Keep Swimming: Charity Bash charity helps families stay afloat


Photo by Max Feldman

A student hands money to Jillian Baffa, senior (right), to donate to the Keep Swimming Foundation. The foundation is the chosen charity for Charity Bash this year, and clubs are already raising money in a variety of ways.

By Max Feldman and Sophia Babcock

Spending day and night in a hospital is pricey already, but paying the steep price of the non-medical expenses makes matters even worse. One charity is trying to help families in those situations, and this year’s charity bash is helping to achieve that goal.

The Keep Swimming Foundation was founded in 2017 by Bill Coon, an alumni of Lake Zurich. Coon says the charity means a great deal to him, as he went through the traumatic experiences the foundation aims to prevent.

“When I was 20 years old, I was in the the hospital for 70 days waiting for my second heart transplant and first kidney transplant. While I was in there I watched my family almost every single day come to my hospital room, and I watched them pay for so many things out of pocket,” Coon said. “I watched it add up, and it took its toll. It made what was already a stressful situation ten times more stressful because that’s stuff insurance will never [deduct]”

His family was not the only one struggling with the hospital experience, Coon says. According to Coon, people can end up with loads of debt, adding on to the painful experience of being ill.

 Coon said that after meeting with several families who had similar experiences, he “started to realize that almost everybody who finds themself in that circumstance ends up somewhere between $5,000 and $10,000 in credit card debt. My family, personally, was in just over $7,500 of credit card debt in just 70 days.”

Students say that the founder’s experience is not unfamiliar, and that most families at least know of others who have had similar experiences. Aidan Gralinski, junior, says that empathy plays a big role in how the charity is received.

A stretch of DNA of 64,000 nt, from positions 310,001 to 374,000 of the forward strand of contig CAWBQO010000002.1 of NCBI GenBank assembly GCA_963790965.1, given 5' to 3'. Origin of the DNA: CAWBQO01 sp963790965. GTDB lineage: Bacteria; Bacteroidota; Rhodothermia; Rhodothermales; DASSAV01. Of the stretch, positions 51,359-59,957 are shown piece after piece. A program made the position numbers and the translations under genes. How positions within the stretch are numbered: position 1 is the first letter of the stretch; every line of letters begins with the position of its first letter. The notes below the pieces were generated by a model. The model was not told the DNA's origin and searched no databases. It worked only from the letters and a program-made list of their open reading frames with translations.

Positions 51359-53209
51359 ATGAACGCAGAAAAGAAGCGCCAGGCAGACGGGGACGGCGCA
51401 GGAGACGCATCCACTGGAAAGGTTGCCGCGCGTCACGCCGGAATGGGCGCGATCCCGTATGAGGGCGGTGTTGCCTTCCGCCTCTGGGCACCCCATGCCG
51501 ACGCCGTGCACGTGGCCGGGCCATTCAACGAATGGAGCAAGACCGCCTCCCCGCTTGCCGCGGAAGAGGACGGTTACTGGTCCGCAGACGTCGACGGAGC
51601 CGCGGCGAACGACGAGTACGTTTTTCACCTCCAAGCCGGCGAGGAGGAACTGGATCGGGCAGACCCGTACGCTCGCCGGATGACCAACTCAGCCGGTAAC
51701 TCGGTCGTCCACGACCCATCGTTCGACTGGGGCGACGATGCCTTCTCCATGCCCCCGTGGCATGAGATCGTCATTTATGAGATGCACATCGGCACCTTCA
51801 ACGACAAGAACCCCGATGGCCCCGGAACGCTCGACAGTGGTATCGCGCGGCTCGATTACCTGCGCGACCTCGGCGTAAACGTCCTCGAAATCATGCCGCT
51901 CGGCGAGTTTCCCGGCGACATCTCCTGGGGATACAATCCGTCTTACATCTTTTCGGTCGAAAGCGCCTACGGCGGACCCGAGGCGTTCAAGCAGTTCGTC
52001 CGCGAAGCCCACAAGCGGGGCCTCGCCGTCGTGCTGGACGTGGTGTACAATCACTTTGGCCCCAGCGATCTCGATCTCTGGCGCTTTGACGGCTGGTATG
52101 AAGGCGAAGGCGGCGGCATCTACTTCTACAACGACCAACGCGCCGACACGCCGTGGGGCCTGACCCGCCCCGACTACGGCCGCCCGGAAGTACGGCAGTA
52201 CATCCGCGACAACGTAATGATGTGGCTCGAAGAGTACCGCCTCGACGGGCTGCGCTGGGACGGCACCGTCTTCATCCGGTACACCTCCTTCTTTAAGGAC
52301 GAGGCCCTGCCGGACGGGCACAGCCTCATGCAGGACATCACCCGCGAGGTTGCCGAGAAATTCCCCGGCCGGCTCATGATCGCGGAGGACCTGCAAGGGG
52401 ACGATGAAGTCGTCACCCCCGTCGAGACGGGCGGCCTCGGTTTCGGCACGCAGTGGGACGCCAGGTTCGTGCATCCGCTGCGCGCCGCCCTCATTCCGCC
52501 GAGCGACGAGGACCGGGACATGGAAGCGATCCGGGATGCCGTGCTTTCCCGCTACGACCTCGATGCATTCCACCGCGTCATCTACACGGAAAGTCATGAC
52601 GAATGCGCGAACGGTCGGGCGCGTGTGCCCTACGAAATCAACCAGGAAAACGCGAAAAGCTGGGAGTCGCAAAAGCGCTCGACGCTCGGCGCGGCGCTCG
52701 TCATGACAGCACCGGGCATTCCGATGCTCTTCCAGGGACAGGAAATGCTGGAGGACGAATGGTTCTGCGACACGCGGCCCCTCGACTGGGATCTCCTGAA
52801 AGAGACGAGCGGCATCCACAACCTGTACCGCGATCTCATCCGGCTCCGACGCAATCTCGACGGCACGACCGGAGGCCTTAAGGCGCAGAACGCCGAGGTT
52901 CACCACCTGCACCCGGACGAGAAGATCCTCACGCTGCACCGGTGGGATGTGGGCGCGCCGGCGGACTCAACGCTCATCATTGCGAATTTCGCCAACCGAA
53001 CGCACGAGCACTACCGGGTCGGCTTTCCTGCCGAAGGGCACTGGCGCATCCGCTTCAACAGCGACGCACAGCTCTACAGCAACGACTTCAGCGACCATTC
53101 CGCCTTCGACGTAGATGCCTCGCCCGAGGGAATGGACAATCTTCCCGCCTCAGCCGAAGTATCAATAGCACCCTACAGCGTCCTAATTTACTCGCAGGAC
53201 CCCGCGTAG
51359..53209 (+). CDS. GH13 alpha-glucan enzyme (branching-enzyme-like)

“I think every student at the school has a family member that could be struggling with a very difficult diagnosis. Personally, I think that Keep Swimming Foundation connects a lot with the student body, since almost everyone knows how expensive medical bills can get,” Gralinski said. “With these charities and fundraisers, students have an opportunity to snap out of their everyday routine and feel sympathy for others.”

Even students who do not relate to the cause often feel the need to contribute, according to Kelsey Selzer, freshman. Selzer says that with fundraisers like Charity Bash, students can realize their place in society and show generosity towards those who are less fortunate.

According to Selzer, students tend not to realize the privileges they have, and by helping raise money for this charity, they can see “real world problems”. The charity “could make them more aware of problems that could coming up in another person’s family,” Selzer said. “Students can see how minor their problems are compared to these families being supported by the fundraiser, which leads to them feeling both sorry for the families and thankful that their family isn’t going through this.”

Students often feel benefits from raising money for a great cause like the Keep Swimming Foundation, Jillian Baffa, student council member, says. According to Baffa, the empathy that comes from the charity’s powerful stories inspires the school to come together.

“Just hearing the stories that the students have and the owner of the charity [has] really inspires people. With that, people can get really connected to the charity, and they want to come together to play dodgeball and play badminton,” Baffa said. “Students think of them as fun activities that you don’t really think about, but at the same time we are raising money. So through these events and charity bash as a whole, we can see the student body coming together for a great cause.”

Coon says that visiting such an energetic student body that takes the cause seriously is inspiring, but it is not the only reason he is looking forward to Charity Bash. According to Coon, coming back to his hometown gives him a special feeling that makes everything worthwhile.

“It’s such a good feeling knowing that to some degree I left behind a positive impression where the community still wants to support my endeavors, and the teachers want to support my endeavors, and obviously the students now,” Coon said. “There’s something special about going back to your hometown.”

This story was originally published on Bear Facts on November 27, 2018.